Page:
Earth Economics

Earth Economics

An Introduction to Demand Management, Long-Run Growth and Global Economic Governance

Peter A.G. van Bergeijk

Taking stock of emerging planet data and analysing policies during the global crisis, Earth Economics provides a comprehensive and accessible introduction to basic macroeconomic concepts, methods and principles, and their application to real world data.

Chapter 11: Development and Change

Peter A.G. van Bergeijk

Subjects: economics and finance, environmental economics, environment, environmental economics

Extract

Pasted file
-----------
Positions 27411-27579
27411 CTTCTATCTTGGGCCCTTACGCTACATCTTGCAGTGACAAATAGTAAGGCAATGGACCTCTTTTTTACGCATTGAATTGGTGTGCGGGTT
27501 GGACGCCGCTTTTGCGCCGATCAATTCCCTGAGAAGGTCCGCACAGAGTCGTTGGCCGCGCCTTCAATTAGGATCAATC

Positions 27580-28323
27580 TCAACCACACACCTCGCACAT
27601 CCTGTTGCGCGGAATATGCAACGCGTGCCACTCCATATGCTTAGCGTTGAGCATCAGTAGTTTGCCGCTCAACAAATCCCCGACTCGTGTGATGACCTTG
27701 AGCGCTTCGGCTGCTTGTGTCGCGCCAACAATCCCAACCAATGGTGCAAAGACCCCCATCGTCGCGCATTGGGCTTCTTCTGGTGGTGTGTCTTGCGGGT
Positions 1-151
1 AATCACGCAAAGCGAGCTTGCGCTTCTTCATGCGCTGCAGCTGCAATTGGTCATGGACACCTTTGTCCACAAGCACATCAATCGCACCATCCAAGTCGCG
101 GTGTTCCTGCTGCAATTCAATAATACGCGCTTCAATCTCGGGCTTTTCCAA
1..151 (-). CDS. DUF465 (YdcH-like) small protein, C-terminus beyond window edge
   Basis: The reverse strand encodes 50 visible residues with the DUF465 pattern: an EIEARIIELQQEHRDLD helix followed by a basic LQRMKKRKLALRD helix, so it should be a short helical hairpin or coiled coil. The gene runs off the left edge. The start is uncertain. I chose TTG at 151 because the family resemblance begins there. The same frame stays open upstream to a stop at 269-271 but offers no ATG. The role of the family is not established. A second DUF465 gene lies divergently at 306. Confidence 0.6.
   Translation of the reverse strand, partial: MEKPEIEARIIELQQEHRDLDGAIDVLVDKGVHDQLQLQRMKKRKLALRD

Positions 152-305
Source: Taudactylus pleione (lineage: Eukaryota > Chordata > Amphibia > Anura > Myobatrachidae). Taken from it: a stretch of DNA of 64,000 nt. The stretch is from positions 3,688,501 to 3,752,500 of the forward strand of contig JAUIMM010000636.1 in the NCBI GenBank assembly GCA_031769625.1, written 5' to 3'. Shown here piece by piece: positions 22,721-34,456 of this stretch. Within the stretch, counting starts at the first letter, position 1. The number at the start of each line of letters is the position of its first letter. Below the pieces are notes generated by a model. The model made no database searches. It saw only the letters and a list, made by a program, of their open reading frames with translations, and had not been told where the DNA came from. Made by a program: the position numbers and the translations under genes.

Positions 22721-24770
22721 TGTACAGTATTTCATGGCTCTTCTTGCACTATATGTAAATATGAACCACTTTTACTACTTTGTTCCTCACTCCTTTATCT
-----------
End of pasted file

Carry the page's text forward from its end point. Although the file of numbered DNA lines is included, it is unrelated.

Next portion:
This chapter deals with one of the most challenging eartheconomic issues, namely development. I will take an economic approach to this issue and define development as an increase in per capita income that is sustainable in view of the concomitant improvement of productivity levels (but note that Chapter 12 takes up the issue of environmental sustainability and limits to growth). It should of course be acknowledged that development defined in this manner is narrow and neglects important dimensions of equity, opportunity and genetic inheritance and predestination. The Dutch Nobel Prize laureate in Economics, Jan Tinbergen, often pointed out that the two most grave injustices in the world are, firstly, the place where your crib was erected and, secondly, the IQ that you received. There is much wisdom in Tinbergen’s observation, but considering these issues introduces the need to consider value judgements. I appreciate the wisdom of this statement in full, but in this chapter it is economics and not morality that determines what we will discuss. Without global growth it will be much more difficult to achieve a fair(er) division of income and opportunities. This is why we focus on economic growth in the present chapter and deal with issues of efficiency rather than equity. Basically we will study how structural reforms and other policies could ignite or re-start global growth. This is a somewhat controversial topic given the fact that structural reforms aimed at larger openness, stiffer competition, and smaller government (that means: privatization) form part of the so-called Washington Consensus that is now contested by many.

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